While neither Chang nor Choi own restaurants in Texas, their influence is present through their popular cookbooks, including Chang's Momofuku and Choi's L.A. Son. Both are also a regular presence in the media and on television, including Chang's Netflix series, Ugly Delicious. And of course, they also brought Korean ingredients such as gochujang, the fermented chili paste, to the attention of chefs cooking every sort of cuisine. 

All of this is helping restaurateurs such as Kang break free of what she calls their "comfort level" and open outside of Korean neighborhoods.

"David Chang did a great job of introducing the world to an approachable version of Korean food," says Angela Hernandez, the Korean-Mexican chef who formerly worked at Chinese restaurant Fine China in downtown Dallas. Hernandez, who grew up eating her mother's Korean cooking at home, keeps a steady supply of kimchi in her fridge and develops serious cravings if she's gone a couple weeks without a trip to Carrollton. When K's House opens, anyone craving labor-intensive homemade kimchi and other tastes of Korea will find it in West Dallas.

The restaurant opens May 30 for dinner only. Lunchtime hours come in June, owner Sammantha Kang says.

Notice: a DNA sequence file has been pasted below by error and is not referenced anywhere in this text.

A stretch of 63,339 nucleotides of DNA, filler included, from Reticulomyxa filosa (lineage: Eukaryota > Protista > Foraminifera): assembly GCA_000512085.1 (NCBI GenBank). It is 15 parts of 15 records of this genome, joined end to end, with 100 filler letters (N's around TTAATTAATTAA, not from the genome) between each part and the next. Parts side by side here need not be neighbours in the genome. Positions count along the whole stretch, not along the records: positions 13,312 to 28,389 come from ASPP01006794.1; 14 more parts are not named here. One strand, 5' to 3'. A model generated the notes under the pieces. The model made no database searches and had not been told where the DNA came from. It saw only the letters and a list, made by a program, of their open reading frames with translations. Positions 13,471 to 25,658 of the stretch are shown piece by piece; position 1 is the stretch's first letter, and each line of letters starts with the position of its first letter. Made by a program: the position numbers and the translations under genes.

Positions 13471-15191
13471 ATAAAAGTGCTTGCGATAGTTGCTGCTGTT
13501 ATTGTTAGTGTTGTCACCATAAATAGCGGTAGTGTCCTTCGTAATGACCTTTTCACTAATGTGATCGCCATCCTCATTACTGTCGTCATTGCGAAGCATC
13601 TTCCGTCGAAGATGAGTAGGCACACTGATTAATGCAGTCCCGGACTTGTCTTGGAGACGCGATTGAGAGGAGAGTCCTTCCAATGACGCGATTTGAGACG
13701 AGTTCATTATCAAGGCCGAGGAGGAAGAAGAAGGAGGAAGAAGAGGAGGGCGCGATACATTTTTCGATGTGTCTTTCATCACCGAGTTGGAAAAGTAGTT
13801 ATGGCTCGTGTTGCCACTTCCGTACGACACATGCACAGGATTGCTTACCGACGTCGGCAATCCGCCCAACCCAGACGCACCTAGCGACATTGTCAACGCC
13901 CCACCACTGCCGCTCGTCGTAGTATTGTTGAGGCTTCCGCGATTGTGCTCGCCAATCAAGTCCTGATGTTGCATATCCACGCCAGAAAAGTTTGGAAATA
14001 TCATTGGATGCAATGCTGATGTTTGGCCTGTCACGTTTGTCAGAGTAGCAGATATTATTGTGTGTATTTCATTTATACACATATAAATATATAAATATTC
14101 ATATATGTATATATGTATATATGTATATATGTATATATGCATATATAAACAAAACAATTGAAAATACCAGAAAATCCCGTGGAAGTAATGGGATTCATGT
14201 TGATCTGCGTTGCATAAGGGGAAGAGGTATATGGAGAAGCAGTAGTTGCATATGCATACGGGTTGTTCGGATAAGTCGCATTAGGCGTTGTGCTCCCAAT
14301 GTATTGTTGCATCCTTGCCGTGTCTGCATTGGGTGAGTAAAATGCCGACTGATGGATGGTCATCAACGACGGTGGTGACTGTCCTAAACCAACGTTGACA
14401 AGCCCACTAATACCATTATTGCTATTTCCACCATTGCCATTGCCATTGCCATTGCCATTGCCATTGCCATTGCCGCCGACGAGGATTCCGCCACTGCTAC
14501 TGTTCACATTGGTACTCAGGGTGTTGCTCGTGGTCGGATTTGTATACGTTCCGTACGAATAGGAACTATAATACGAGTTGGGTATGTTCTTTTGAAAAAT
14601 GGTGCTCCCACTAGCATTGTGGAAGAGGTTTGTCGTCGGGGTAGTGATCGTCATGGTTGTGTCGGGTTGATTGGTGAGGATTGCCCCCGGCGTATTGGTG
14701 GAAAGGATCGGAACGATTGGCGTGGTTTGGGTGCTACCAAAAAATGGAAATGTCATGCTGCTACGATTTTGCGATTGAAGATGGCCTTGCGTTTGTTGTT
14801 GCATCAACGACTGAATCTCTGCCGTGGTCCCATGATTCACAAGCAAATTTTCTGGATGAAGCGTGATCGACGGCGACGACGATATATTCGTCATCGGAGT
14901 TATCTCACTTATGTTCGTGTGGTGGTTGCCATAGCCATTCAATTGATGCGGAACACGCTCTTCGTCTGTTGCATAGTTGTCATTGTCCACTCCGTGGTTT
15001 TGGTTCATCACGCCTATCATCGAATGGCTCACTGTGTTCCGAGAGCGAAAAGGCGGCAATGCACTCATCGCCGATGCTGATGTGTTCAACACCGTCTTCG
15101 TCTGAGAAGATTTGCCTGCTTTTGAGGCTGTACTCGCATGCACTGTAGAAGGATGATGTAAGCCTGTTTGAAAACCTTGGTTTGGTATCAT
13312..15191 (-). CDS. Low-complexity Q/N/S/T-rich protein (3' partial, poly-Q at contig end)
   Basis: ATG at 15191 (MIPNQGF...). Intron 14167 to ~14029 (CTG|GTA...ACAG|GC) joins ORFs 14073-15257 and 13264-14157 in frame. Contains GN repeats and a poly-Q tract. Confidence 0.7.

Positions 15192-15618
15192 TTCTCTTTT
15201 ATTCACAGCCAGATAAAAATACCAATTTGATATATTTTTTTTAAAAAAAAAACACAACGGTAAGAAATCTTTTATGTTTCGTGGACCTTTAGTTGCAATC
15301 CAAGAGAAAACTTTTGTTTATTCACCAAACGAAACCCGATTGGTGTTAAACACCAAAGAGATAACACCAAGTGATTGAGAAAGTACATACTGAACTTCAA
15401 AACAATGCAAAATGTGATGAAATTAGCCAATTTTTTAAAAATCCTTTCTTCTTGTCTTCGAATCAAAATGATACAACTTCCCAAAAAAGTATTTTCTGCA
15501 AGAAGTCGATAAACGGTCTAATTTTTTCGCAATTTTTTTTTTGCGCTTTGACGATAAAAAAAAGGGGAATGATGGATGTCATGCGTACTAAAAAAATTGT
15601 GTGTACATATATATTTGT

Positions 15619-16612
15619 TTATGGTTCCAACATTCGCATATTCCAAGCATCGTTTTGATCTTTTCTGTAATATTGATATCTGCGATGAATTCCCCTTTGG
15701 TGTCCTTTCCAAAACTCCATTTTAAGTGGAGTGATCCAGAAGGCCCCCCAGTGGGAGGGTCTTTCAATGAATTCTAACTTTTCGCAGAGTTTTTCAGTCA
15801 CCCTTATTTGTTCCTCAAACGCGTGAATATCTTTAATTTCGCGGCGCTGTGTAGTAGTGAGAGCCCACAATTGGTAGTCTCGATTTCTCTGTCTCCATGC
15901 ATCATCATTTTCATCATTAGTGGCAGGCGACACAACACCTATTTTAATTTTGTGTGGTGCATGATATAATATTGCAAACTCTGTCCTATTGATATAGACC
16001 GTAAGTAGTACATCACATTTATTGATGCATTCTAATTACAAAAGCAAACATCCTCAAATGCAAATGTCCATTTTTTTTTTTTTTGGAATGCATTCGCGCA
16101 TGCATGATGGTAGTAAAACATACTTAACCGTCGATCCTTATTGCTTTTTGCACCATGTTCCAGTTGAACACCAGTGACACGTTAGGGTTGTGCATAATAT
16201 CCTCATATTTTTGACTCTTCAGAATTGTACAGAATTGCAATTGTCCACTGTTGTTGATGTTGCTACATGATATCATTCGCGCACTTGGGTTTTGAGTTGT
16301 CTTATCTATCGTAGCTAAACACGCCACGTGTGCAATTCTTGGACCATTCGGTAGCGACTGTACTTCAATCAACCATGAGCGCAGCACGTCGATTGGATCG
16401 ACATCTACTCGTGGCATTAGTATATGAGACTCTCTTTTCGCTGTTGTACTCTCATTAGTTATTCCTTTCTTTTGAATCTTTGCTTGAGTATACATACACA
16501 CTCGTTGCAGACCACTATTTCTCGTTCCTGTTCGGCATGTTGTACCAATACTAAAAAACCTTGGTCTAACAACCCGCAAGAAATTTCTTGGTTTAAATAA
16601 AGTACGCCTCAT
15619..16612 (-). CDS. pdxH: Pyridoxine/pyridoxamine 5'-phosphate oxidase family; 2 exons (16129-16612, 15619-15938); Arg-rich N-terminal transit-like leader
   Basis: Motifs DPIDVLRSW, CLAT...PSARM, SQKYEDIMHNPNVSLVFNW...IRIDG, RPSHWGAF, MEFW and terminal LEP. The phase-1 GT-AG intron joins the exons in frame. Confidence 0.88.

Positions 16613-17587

The restaurant opens May 30 for dinner only. Lunchtime hours come in June, owner Sammantha Kang says.

Shaban Athuman/Staff Photographer

Kang plans to make a couple of familiar dishes such as chicken teriyaki as well as some modern items, like Korean-style tacos. The majority of the menu, however, will center on Korean barbecue. Diners will choose from a variety of meats, including several cuts of beef and pork, brought to the table thinly sliced and raw and quickly cooked over gas tabletop grills. K's House staff can work the grill, but adventurous types are welcome to grill their own. A variety of dipping sauces, pastes and salts dial up the flavor.

Kang is especially excited about introducing diners to Korean classics such as soondubu, a spicy tofu soup; naengmyeon, a cold noodle dish; and the many variations of kimchi, pickles and other dishes that comprise the banchan side dishes. This is food meant for family-style dining: ordering communal meats and vegetables for the grill, and sharing soups, noodles and other dishes.

In July, K's House will begin offering a delivery-only "night owl menu" from 10 p.m. to 2 a.m. to cater to late-night cravings. The menu isn't set yet.

Spicy octopus carpaccio at K's House in Dallas

Spicy octopus carpaccio at K's House in Dallas

Shaban Athuman/Staff Photographer

The 5,800-square-foot restaurant has a small bar in front serving beer, wine and spirits, plus 11 flavored sojus, a low-proof Korean liquor. Dark tables and gray walls get plenty of natural light streaming through the windows that face the original Trinity Groves development across the street. Nearly 200 seats fill the interior, and tables are equipped with grills and down-draft ventilation systems to keep the dining room smoke-free. More seating is available on the front patio.

Kang hopes that K's House is the start of a Korean food wave. "I'd love to see seven or eight Korean restaurants in this area," Kang says, "but if I'm the one who has to open them all, that's OK."

K's House opens May 30 for dinner only. Regular hours begin in June. K's House is located at 320 Singleton Blvd., Dallas.